Date of Award:

1986

Document Type:

Thesis

Degree Name:

Master of Science (MS)

Department:

Nutrition, Dietetics, and Food Sciences

Department name when degree awarded

Nutrition and Food Sciences

Advisor/Chair:

Darrell T. Bartholomew

Abstract

The effects of micrococci on sensory characteristics of different batches of summer sausages were determined. Sixty four salt-tolerant indigenous isolates were selected from beef or mutton treated with 1.5 or 3.0% sodium chloride and 120 ppm sodium nitrite, and held at 5 or 10 C for 5 days. These isolates (61/64) were identified as staphylococci and micrococci. Summer sausages were made from several lamb, ewe, and ram carcasses which were hand deboned and blended after grinding to contain 22% fat. Six summer sausage treatments were prepared using two different sources of commercial starter cultures including Micrococcus species or Micrococcus varians and Lactobacillus plantarum, an indigenous Micrococcus isolate, a microbial lipase, or encapsulated lactic acid.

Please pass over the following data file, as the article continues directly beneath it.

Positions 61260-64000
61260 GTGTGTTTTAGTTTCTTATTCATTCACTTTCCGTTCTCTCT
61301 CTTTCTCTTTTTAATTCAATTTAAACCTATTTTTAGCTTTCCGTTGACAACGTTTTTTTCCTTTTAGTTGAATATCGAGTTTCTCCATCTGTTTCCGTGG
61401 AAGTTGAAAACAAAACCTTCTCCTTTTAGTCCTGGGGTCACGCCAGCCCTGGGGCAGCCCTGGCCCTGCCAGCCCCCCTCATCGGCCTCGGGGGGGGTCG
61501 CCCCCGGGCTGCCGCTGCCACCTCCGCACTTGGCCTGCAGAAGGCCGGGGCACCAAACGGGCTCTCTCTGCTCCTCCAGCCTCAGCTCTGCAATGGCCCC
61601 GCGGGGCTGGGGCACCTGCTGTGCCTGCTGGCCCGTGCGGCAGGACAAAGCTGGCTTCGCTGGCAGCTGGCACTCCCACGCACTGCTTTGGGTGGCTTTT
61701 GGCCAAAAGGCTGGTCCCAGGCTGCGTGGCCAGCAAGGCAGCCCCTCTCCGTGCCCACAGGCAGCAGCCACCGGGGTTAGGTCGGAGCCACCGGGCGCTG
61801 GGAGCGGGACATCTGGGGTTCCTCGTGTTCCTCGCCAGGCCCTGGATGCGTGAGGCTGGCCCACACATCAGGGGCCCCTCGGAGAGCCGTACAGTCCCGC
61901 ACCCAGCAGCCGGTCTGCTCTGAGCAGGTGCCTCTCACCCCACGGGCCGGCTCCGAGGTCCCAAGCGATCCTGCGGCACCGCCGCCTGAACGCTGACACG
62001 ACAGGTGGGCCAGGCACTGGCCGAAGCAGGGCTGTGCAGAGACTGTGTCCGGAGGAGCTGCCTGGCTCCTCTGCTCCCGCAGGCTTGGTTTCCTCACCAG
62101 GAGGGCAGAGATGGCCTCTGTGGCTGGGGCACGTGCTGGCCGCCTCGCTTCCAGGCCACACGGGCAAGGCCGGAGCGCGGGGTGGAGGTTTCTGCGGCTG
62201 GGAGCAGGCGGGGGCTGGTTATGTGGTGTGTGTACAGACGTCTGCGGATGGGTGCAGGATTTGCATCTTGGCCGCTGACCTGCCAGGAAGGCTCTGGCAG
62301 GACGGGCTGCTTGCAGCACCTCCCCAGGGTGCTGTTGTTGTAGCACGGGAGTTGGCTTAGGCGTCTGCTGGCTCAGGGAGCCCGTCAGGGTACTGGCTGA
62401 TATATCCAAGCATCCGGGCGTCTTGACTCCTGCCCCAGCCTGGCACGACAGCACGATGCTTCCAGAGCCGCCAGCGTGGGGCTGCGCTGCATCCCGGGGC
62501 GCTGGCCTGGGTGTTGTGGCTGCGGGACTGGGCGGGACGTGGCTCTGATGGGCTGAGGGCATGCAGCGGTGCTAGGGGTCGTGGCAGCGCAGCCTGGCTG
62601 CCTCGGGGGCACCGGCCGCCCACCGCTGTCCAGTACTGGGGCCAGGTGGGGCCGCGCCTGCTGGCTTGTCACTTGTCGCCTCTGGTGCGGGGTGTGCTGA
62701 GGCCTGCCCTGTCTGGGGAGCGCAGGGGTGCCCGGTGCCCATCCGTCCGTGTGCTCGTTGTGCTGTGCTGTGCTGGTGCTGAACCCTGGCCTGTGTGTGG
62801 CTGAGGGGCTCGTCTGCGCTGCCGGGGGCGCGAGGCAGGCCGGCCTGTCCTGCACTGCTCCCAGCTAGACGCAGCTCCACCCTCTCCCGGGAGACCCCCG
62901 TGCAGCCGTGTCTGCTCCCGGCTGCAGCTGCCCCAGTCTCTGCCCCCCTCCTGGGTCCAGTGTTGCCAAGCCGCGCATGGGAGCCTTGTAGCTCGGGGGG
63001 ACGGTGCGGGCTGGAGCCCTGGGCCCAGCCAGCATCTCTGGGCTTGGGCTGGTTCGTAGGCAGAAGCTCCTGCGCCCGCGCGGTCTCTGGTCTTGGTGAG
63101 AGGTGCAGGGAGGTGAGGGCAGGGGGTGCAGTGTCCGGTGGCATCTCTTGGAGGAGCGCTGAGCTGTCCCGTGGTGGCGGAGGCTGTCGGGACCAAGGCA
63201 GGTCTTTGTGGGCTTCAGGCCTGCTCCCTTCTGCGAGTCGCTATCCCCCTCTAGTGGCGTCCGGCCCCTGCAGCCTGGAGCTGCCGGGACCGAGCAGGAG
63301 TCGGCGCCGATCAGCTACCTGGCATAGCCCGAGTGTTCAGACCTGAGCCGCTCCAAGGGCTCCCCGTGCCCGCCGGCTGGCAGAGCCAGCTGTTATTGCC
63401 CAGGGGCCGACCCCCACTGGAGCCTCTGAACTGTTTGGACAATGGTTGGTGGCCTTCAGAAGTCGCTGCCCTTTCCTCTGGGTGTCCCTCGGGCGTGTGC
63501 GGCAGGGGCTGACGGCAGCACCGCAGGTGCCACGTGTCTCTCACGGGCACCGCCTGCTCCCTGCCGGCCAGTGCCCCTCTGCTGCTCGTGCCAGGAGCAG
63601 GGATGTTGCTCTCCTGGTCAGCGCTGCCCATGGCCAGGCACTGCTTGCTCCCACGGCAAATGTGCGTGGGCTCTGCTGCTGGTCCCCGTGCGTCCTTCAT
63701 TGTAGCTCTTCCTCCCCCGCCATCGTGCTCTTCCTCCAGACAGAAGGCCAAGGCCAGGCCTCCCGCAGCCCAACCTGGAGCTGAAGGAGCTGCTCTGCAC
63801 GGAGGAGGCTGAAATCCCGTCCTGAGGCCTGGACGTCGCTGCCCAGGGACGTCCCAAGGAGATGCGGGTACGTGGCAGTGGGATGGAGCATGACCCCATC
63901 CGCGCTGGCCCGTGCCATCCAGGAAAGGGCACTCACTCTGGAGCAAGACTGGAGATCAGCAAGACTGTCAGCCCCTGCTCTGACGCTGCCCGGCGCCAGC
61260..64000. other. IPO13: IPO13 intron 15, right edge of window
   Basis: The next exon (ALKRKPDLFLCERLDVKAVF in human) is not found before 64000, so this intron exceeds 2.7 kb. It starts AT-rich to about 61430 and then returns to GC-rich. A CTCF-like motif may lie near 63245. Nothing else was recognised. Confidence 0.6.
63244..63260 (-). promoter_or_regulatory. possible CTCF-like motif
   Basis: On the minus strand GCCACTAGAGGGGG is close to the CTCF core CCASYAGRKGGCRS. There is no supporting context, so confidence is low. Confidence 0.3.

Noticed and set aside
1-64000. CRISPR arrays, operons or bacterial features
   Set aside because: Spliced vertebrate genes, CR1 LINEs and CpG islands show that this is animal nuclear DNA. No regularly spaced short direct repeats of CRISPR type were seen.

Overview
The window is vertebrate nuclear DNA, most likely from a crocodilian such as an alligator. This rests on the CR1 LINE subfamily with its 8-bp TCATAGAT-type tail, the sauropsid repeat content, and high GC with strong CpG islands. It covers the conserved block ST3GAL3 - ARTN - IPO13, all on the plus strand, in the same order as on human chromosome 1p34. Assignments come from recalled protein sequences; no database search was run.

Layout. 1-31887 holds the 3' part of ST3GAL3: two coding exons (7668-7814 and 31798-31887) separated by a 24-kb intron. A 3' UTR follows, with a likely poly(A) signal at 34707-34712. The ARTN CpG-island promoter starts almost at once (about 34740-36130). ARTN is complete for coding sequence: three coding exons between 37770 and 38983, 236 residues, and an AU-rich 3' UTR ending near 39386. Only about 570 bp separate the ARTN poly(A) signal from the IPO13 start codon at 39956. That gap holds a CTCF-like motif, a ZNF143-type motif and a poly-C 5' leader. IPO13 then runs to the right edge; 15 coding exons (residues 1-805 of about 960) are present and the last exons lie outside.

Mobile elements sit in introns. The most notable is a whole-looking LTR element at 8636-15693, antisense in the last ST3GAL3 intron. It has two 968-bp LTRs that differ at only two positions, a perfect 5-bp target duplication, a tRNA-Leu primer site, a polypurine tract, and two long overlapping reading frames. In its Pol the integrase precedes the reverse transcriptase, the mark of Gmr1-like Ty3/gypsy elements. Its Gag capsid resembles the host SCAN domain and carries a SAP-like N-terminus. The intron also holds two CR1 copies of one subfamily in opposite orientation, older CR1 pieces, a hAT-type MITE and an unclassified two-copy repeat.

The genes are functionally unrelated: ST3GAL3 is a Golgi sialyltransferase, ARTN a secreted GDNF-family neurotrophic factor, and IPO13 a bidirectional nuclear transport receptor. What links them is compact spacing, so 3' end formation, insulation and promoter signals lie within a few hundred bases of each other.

Three sensory panel sessions rated these products for consumer acceptability. Sensory panel results indicated that starter culture treatments did not improve sensory characteristics of the summer sausage over the treatment containing encapsulated lactic acid. Lipase addition caused a general reduction in sensory panel ratings for flavor, texture, appearance, and overall acceptability of the summer sausage (p = 0.05).

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